Despite some serious doubts over the viability of electric vehicle makers, the sector could still have a promising future in China, according to a report published by Carnegie-Tsinghua Center for Global Policy.
China’s EV sector currently relies heavily on the government to guide its development. But establishing a new, globally competitive industry requires “more than just political will”, argues the report’s author, Tao Wang.
To kick-start a shift towards increased commercialisation, Tao Wang argues that the government must do four key things: open the domestic electric vehicle market to international competition; concentrate on promoting the use of EVs within the commercial sector – car-rental, taxi companies and official government vehicles – before individual consumers; focus on creating a viable business model with better infrastructure and incentives; and reduce the current reliance on providing hefty subsidies and setting sale targets.
Tao Wang’s recommendations come at what could be a critical turning point for the electric vehicle sector. As researching company GFK said earlier this year in its own report, China’s EV industry has been in an ‘exploratory stage’ up until this year. ‘If the past five years can be viewed as a developing period… then the next five years will be a time for the industry to crack down on key issues”, the report argued.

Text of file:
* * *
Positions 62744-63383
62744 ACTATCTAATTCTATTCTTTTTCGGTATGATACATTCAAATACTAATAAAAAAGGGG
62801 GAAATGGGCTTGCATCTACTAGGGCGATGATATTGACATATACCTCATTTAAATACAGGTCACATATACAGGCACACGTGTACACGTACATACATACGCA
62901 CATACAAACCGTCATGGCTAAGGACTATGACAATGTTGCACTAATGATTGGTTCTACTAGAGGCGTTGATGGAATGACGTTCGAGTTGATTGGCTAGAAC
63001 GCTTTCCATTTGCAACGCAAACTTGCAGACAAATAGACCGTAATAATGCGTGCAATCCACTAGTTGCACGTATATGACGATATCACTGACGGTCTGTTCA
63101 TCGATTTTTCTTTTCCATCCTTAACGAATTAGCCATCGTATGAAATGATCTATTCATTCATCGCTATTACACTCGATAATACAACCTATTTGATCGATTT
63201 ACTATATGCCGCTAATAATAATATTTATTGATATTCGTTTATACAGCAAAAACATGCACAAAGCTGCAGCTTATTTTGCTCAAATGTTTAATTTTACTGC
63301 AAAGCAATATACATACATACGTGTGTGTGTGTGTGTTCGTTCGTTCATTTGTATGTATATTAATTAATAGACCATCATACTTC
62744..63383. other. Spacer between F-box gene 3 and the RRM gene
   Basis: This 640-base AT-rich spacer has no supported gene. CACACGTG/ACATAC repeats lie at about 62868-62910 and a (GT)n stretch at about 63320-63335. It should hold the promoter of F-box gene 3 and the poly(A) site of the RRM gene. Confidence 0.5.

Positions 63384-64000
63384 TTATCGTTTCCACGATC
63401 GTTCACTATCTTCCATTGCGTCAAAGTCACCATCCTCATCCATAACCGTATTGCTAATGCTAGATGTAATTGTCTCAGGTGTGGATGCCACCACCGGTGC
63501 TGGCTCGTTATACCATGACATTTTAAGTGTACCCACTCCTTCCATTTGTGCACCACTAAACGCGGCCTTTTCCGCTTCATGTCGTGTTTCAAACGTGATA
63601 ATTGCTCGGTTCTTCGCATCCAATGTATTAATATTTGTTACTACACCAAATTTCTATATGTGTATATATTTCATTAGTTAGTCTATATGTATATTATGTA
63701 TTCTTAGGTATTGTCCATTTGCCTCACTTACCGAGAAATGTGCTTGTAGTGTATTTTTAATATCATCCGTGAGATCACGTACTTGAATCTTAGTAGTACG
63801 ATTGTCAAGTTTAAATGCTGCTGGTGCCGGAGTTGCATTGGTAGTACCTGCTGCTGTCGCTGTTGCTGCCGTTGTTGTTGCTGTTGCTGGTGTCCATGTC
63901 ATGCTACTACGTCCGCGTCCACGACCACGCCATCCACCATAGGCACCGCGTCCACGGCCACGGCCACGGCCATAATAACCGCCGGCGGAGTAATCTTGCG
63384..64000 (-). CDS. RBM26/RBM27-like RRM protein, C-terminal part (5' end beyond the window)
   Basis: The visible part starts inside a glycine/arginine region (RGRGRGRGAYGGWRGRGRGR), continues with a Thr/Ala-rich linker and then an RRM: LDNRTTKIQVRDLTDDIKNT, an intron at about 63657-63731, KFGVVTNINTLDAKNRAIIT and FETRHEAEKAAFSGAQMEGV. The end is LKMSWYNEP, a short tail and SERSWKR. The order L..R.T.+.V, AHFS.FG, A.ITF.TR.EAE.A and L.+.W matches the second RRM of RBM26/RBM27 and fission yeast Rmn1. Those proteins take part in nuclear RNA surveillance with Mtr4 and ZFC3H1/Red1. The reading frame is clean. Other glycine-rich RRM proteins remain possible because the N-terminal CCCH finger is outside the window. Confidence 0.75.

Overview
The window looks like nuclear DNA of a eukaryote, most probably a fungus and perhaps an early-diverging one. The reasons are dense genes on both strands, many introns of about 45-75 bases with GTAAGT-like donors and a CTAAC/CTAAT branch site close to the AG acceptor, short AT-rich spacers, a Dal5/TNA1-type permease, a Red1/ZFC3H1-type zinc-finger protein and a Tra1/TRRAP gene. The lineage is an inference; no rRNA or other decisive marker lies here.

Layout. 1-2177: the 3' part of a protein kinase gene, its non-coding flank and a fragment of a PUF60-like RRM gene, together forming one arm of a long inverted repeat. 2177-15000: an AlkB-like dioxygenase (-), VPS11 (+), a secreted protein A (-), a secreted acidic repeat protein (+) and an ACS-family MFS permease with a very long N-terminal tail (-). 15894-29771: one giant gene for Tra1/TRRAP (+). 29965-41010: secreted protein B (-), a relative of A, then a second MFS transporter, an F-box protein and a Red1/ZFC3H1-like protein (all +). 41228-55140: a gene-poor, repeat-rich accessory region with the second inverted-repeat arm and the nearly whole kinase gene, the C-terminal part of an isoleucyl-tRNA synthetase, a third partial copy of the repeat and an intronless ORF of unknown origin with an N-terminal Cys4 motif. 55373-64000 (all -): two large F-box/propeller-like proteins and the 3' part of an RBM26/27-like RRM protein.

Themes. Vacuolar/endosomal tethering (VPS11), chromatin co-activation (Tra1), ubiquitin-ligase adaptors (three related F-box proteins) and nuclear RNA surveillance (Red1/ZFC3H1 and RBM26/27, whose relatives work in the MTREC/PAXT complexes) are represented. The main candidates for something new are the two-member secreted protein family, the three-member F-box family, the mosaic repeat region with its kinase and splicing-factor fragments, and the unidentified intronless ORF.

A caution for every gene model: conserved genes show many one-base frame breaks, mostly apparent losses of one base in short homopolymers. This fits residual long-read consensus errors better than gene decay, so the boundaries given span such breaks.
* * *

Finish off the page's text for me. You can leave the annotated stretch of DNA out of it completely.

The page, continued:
Success offers China the chance to reduce its oil dependency – it imports over 55% of its oil – and ‘enjoy the future economic benefits of being a global pioneer’ in a new industry, says Tao Wang.
A boom in the EV sector could also reduce pressure on China to curb emissions and improve air quality. In the context of rapid urbanisation, China’s ‘burgeoning transportation sector’ has been contributing to the already high levels of carbon emissions. A shift to EVs could instead help to mitigate these problems, says Tao Wang.